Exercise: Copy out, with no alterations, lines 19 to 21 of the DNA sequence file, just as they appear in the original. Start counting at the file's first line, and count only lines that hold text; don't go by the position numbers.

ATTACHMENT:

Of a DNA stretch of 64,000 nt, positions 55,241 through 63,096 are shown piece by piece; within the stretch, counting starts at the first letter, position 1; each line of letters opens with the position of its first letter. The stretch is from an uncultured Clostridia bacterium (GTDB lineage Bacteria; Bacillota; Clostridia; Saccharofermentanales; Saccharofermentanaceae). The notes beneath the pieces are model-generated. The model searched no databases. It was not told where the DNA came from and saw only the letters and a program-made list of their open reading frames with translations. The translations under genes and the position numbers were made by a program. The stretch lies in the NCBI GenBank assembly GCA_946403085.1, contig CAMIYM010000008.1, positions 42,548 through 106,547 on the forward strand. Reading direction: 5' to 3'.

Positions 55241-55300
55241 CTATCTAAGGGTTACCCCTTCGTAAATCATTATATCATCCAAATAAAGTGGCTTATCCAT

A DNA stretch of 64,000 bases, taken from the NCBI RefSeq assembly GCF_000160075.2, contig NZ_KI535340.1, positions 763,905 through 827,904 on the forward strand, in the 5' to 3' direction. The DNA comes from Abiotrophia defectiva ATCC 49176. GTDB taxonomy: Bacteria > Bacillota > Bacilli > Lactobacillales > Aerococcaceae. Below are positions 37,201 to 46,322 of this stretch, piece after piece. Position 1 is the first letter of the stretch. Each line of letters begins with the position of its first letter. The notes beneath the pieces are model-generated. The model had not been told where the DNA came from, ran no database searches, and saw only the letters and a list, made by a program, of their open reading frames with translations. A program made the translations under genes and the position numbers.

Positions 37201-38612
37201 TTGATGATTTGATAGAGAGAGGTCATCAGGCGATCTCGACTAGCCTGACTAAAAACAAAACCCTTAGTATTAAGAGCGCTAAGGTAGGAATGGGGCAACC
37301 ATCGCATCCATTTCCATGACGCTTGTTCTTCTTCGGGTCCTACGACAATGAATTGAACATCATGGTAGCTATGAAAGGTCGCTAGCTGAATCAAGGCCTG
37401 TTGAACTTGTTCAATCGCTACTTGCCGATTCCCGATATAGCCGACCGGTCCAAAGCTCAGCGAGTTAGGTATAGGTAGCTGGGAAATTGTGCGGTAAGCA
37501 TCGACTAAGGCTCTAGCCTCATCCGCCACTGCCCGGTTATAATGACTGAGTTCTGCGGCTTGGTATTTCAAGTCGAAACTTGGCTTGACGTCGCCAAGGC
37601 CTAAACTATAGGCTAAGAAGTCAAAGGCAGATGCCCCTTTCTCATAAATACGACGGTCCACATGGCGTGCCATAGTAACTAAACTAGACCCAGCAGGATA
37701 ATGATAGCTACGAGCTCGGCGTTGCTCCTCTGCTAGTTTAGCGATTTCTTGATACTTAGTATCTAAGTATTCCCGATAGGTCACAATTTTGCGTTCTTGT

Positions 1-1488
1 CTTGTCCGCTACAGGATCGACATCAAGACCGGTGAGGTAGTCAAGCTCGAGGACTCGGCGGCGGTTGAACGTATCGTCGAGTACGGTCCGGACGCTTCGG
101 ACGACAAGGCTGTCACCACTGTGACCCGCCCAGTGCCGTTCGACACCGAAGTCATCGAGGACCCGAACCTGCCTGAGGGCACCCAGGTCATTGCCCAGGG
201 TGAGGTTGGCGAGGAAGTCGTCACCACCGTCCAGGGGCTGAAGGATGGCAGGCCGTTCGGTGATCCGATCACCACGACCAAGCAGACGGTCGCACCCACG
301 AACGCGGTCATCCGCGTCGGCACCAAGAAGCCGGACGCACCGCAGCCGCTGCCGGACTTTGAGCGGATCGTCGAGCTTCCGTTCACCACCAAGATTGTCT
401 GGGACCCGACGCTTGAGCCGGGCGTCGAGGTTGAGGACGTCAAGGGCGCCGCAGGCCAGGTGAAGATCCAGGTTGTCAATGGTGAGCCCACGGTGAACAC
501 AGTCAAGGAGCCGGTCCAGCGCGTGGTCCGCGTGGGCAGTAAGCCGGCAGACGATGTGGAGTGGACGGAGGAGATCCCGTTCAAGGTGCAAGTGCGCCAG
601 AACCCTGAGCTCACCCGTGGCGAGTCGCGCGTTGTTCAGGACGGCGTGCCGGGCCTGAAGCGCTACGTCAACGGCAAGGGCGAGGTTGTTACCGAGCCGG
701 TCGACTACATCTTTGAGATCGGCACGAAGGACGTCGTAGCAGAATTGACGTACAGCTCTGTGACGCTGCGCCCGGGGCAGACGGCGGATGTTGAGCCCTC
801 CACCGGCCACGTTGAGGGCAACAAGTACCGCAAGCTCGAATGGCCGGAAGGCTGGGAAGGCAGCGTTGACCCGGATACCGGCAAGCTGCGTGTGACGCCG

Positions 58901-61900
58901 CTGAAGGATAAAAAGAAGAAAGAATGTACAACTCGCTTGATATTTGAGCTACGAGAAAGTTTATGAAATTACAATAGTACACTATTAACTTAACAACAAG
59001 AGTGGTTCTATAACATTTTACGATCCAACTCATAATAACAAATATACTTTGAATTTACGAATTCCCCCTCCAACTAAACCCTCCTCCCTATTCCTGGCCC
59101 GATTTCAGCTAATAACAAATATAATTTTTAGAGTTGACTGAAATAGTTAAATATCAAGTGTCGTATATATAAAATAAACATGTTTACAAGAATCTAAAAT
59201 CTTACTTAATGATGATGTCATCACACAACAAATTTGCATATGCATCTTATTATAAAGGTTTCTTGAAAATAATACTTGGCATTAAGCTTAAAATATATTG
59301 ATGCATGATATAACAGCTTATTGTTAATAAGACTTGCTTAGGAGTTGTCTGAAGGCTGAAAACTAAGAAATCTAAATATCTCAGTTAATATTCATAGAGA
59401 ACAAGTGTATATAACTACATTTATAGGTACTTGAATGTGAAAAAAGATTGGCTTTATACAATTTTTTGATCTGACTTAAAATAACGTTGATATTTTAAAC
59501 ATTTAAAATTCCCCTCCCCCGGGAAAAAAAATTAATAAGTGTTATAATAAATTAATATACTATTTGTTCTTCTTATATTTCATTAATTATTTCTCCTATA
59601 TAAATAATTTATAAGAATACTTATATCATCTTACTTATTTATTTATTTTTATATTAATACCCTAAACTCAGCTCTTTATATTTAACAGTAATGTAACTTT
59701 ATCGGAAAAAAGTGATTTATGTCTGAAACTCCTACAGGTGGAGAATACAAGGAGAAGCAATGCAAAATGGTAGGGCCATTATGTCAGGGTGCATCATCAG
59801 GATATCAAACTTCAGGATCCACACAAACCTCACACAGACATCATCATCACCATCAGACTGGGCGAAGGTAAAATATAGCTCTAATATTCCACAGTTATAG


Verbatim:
601 AACCCTGAGCTCACCCGTGGCGAGTCGCGCGTTGTTCAGGACGGCGTGCCGGGCCTGAAGCGCTACGTCAACGGCAAGGGCGAGGTTGTTACCGAGCCGG
701 TCGACTACATCTTTGAGATCGGCACGAAGGACGTCGTAGCAGAATTGACGTACAGCTCTGTGACGCTGCGCCCGGGGCAGACGGCGGATGTTGAGCCCTC
801 CACCGGCCACGTTGAGGGCAACAAGTACCGCAAGCTCGAATGGCCGGAAGGCTGGGAAGGCAGCGTTGACCCGGATACCGGCAAGCTGCGTGTGACGCCG